All you need to know is that Hayden Panettiere completely won TV in this episode. Forever. Until the next time she wins it. How’s THAT for a teaser?

We begin this hour in Rayna’s house, which is as brimming with Christmas Cheer as if it were all sponsored by Pier 1 Imports.


Which, in fact, it probably is. She and Luke are filming an extended holiday special — which, by the way, in real life ties into the Nashville Christmas album. The whole thing is a bit Easy Listening for me — the big winner is Aubrey Peeples on “Merry Christmas, Baby,” though Chaley Rose sounds pretty enough on a Lite FM cut o “Have Yourself A Merry Little Christmas” that it’ll just make you wish she’d had more solos on the show. Mostly, you need to know that Connie Britton performs “You’re A Mean One, Mr. Grinch,” and she does so as if Mr. Grinch is getting handsy with her on the sofa and she doesn’t entirely mind. (There may have been some orgasmic-sounding moaning?) REALLY not a good match of star and song. Go preview it on iTunes; you won’t be sorry, except for the ways in which you will be sorry.


Luka and Rayna (and thus their real-world counterparts) do “Baby, It’s Cold Outside,” at some point, but this stuff is all the cheesy interstitial blah that makes it feel like it’s all a trick to make you shop at Walmart. And anyone who thinks EITHER of those people personally trimmed every visible inch o that tree with ribbon and balls is out of their minds. There’s a lot of talk about Rayna’s regular holiday stuff, and how great it is, and I hope next week she has an actual tree that’s slightly crooked and unevenly lit, with a melange of ornaments that clearly were purchased over 20 years and/or handmade by her kids when they were toddlers. THOSE are America’s trees.


Did Teddy sign off on using the girls in this thing? Or Deacon? Everyone is suddenly super comfy with Maddie and Daphne flarging around on-camera. At least let them sing, Rayna. Also, I hate to break it to you, but your belt is ridiculous. You don’t need to cinch something that is skintight. Unless it is a ripcord? If you pull it, will Luke get sucked up out the chimney? PLEASE PULL IT AND SEE.

Speaking of The Trees of America:

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Fug the Show: The Good Wife Power Suit Ranking, season 6, episode 10, “The Trial”

No more new episodes until January, so in the meantime we can dissect this very odd episode. Parts of it were very funny, parts of it were very sad, but on the whole I think it was a little TOO cutesy with itself to the point where I got distracted waiting for it to get to the good bits.

18. The Restraining Order

Remember the one that was a condition of Cary’s bail? The one that’s governed how far away Kalinda is allowed to be from Cary at any given time, and which resulted in some chicanery?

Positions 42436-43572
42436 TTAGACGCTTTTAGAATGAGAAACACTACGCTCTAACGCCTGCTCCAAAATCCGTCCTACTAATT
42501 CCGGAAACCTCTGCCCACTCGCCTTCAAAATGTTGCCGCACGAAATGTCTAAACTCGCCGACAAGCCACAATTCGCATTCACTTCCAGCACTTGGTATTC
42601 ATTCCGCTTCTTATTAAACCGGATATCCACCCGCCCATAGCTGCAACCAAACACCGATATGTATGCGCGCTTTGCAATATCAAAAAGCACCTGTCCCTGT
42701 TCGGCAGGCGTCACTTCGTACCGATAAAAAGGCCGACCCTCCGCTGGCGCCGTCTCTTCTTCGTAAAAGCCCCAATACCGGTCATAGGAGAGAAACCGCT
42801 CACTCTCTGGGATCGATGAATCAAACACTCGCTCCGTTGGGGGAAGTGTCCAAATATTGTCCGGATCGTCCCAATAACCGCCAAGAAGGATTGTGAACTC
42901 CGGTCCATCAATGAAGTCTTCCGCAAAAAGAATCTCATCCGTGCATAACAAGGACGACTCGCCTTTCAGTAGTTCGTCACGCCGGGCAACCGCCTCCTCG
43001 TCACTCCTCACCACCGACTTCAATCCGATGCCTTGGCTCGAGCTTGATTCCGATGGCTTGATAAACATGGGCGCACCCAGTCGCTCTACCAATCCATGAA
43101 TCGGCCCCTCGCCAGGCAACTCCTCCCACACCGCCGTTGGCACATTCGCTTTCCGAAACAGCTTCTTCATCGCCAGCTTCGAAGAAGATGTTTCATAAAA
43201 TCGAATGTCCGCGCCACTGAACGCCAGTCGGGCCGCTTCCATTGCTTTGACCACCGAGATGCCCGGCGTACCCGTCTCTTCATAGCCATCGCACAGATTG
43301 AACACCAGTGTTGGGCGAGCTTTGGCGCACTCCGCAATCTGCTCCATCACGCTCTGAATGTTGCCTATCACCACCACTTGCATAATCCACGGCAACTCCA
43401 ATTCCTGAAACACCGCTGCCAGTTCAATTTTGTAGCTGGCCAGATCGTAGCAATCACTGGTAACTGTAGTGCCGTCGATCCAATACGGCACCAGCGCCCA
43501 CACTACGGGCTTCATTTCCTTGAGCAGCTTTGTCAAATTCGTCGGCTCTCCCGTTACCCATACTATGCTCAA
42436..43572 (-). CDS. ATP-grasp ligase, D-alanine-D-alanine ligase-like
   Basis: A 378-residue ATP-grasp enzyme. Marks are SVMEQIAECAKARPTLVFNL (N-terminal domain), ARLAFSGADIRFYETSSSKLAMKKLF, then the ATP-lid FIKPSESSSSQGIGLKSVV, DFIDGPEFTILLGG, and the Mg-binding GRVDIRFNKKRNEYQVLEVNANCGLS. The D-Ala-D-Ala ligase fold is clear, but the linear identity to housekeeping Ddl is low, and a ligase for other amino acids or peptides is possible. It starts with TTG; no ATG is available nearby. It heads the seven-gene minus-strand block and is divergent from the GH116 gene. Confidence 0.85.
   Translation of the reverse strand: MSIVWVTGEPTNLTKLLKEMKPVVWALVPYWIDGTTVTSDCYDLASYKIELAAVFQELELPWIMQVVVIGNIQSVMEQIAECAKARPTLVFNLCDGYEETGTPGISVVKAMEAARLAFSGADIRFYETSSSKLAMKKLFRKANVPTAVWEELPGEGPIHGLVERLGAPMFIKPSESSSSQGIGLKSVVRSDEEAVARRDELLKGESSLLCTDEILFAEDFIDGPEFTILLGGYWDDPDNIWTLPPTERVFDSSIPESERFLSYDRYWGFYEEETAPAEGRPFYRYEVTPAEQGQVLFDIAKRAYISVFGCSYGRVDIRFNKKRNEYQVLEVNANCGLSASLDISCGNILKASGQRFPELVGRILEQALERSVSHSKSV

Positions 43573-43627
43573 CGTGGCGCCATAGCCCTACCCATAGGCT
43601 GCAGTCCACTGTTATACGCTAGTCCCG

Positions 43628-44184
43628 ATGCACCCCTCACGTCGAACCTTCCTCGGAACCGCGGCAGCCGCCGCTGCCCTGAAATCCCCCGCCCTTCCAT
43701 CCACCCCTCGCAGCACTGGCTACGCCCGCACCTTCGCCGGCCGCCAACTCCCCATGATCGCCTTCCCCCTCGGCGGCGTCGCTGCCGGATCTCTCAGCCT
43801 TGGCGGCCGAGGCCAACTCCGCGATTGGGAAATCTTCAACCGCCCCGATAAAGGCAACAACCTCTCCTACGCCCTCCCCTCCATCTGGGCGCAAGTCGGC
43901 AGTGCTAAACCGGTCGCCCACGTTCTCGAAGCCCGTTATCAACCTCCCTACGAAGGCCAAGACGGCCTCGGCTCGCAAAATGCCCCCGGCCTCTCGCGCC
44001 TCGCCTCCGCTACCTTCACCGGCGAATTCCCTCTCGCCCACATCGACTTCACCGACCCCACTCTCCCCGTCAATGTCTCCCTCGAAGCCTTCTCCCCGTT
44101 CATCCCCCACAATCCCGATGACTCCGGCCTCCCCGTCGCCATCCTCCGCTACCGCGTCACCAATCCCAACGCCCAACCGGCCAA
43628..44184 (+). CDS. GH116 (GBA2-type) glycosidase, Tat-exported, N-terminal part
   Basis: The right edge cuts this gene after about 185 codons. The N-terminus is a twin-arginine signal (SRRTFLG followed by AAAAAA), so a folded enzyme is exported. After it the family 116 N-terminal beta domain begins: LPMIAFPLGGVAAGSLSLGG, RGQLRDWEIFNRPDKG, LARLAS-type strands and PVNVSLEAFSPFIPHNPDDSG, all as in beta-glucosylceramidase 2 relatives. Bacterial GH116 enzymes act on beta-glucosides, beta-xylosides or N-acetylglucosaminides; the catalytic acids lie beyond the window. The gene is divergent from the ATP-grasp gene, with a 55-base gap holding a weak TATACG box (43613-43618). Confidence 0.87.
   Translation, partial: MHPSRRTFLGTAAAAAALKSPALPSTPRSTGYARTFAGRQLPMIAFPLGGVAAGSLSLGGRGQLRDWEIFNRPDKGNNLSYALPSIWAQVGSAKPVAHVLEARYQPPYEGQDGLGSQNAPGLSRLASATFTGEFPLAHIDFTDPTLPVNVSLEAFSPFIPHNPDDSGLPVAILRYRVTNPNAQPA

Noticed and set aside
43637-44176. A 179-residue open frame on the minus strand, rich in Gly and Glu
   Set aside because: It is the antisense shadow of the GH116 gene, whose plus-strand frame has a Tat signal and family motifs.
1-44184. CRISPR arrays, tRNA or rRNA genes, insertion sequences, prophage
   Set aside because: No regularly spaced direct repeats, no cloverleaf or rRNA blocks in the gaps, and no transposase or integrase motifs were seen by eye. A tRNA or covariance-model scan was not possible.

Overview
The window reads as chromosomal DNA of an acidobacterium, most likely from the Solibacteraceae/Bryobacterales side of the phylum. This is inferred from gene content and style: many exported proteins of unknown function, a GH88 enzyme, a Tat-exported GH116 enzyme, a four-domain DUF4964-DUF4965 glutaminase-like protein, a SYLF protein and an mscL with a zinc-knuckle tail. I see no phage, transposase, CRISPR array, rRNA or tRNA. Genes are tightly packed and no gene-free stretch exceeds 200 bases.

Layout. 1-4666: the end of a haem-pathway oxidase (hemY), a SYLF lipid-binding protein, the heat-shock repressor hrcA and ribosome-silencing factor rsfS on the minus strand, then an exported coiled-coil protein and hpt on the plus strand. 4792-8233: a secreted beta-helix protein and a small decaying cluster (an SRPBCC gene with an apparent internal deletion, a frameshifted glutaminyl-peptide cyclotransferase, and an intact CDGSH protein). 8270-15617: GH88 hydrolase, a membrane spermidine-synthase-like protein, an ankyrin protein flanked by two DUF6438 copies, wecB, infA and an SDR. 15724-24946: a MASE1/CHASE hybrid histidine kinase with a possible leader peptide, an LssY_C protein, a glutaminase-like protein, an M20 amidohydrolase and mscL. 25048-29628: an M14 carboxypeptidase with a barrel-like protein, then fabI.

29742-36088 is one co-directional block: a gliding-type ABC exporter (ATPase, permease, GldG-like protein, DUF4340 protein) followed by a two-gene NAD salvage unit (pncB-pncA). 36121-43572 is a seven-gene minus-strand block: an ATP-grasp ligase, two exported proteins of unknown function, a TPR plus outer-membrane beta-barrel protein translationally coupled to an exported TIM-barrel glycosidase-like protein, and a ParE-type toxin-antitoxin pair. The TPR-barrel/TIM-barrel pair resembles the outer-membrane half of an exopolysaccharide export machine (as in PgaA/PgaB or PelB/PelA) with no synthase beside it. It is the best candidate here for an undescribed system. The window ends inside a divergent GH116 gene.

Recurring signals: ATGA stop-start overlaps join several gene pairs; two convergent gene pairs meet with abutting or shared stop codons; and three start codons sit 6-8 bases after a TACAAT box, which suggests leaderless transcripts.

Order go BOOM.

Seriously, why is nobody on alert about this, suddenly? Cary and Kalinda are STANDING IN THE COURTHOUSE, where they have already established that the restraining order is still in effect, and they are huddled up and whispering about the case. Which is just on a brief recess. RIGHT AFTER Kalinda was called as a witness. Rumor has it that ten minute later, the restraining order was rejected as an acceptable replacement for $1 of Monopoly money, and was wound around a cardboard tube and inserted into a holder in the courtroom lav.

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Fug the Show: Reign Recap, Season 2, Episode 8

Hello, Fug Nation, and apologies for the tardiness of this recap. I got run over by a deadline and a turkey, in that order. Luckily, not that much happened in this episode — I’ve come to the realization that this show is very good at making it SEEM like all kinds of action is afoot, but when I come here to write about it, I realize it’s fairly easily boiled down. To wit: Shit is getting REAL between the Catholics and the Protestants (I believe this is how Mrs Cole, my AP European history teacher, also summarized it), and Francis’s tenuous grasp on the nation is now basically the equivalent of him dangling over a cliff, hanging on with only his fingertips whilst angry French people stamp on his hands.

You can tell things are extra bad because the Extremely Terrible Thing That Happens In the Opening Scene is the appearance of this dude:


…who then cuts off a man’s lips to punish him for being a Protestant (although the man denies this). This is where I’d make a ham-handed Nobody Expects The Spanish Inquisition joke, except we’re not technically in Spain. This Terrifying Dude is terrorizing people on behalf of the Pope, who has very little faith in Francis’s ability to get his citizens to fall in religious line. And while I am not on the side of Religious Intolerance, obviously, the Pope isn’t WRONG as far as that goes. Francis is a TERRIBLE KING who does no governing at all and apparently barely leaves the house. He’s kind of the President Fitzgerald Grant of France in terms of his governing ability (although he is a nicer husband, generally, and his fidelity is far more sterling. They are also both, however, murderers). Anyway, there’s a lot of torture and angst in this episode over The Question of Heresy (I honestly think “The Question of Heresy” is what this chapter in my Euro textbook was called) but the upshot for you, CW Viewer, is that everyone hates everyone, violence begets more violence, Francis is a terrible king, and he and Mary argue a lot about how to deal with this (she has not yet left France, which he keeps trying to get her to to do, for her own safety, though he won’t tell her that’s his reasoning), and she basically hates him right now and he’s full of Sadness and Despair. She also wears a knitted shoulder cozie: